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Masculine insecurity and entitlement are a big, tangled-up mess

By Amanda Marcotte
Wednesday, May 28, 2014 12:57 EDT
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I don’t generally shout out stock photographers by name, but Gilles DeCruyenaere deserves special note for this work of art.

This horrible UCSB shooting has, I think, been something of a wake-up call to the country. Elliot Rodger was clearly out of his head in some ways, but his copious amount of writing and video-blogging made it nigh-impossible—excepting the usual denialist suspects, of course—to ignore the bizarre but strong link between entitlement and insecurity. I think most of us, even those of us inclined to deny the realities of racism and sexism, understand quite well that being targeted routinely with messages that your gender or race makes you inferior can negatively impact self-esteem. (Indeed, that concern was a critical turning point in the decision Brown v the Board of Education.) Less well-understood is the negative impact that being told you’re entitled to certain privileges because of your race or gender can also breed insecurity. It’s an insecurity that manifests differently, but it is nonetheless an insecurity.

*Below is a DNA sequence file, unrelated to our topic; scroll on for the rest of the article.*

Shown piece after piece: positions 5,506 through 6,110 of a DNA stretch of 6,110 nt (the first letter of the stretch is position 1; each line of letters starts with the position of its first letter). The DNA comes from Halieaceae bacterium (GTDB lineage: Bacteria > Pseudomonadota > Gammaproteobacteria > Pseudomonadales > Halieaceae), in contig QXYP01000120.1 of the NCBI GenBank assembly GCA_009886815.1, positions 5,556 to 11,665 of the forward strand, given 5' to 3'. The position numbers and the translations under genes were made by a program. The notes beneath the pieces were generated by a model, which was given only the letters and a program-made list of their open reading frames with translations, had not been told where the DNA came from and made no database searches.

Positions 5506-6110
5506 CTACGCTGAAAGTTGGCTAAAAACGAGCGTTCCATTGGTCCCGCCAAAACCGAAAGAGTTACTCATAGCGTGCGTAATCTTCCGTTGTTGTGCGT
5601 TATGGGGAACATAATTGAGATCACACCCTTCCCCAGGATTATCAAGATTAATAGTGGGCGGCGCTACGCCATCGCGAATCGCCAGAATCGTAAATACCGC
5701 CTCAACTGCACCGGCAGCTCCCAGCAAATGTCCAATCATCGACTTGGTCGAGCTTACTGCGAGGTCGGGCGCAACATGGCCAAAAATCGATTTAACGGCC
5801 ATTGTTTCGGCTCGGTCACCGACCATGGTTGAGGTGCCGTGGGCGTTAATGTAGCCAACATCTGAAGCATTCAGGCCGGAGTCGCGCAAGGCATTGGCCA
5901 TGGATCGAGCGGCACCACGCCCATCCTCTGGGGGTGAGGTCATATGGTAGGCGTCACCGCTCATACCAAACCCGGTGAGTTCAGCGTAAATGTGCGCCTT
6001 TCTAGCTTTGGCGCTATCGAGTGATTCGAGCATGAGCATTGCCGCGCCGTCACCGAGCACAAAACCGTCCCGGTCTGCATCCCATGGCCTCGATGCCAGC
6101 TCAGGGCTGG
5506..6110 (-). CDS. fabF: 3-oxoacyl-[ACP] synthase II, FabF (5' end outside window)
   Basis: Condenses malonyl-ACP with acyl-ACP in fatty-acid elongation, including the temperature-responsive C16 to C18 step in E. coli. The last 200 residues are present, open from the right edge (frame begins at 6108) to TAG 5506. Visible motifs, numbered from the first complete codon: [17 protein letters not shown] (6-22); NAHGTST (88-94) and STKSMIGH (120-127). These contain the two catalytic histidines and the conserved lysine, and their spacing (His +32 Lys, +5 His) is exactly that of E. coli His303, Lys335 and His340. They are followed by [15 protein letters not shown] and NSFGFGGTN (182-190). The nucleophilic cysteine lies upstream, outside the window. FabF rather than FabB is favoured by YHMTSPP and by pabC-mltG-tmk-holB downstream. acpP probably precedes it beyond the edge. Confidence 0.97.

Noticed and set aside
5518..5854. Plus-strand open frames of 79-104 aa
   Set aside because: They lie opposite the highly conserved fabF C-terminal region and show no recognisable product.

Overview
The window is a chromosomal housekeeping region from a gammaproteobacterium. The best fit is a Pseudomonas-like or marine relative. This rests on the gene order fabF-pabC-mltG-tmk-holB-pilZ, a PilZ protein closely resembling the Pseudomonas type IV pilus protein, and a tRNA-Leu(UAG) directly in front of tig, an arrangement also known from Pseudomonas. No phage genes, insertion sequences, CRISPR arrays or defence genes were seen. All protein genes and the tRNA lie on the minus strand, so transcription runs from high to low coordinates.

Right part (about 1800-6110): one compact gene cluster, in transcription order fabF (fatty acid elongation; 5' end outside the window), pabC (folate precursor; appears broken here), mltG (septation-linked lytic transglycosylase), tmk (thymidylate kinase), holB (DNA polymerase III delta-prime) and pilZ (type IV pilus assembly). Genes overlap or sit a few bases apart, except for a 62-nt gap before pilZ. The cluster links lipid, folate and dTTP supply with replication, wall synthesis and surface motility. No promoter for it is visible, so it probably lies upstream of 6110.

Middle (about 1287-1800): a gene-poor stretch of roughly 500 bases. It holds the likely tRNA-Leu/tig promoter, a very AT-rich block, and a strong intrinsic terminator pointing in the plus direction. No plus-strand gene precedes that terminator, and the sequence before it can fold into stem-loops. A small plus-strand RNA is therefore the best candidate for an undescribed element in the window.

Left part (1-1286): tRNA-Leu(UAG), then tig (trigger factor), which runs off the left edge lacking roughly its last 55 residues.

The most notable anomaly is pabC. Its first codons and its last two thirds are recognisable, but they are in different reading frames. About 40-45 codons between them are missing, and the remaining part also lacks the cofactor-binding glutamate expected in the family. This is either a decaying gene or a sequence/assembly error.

Obviously, this isn’t true across the board. We’ve all had plenty of experiences with white dudes of the Donald Trump sort, who are so puffed up artificially that they have no idea what blithering idiots they actually are. We’ve all met men who actually believe that the obligatory tittering at their lame jokes that women provide means they are actually funny. It’s sad, but kind of comical.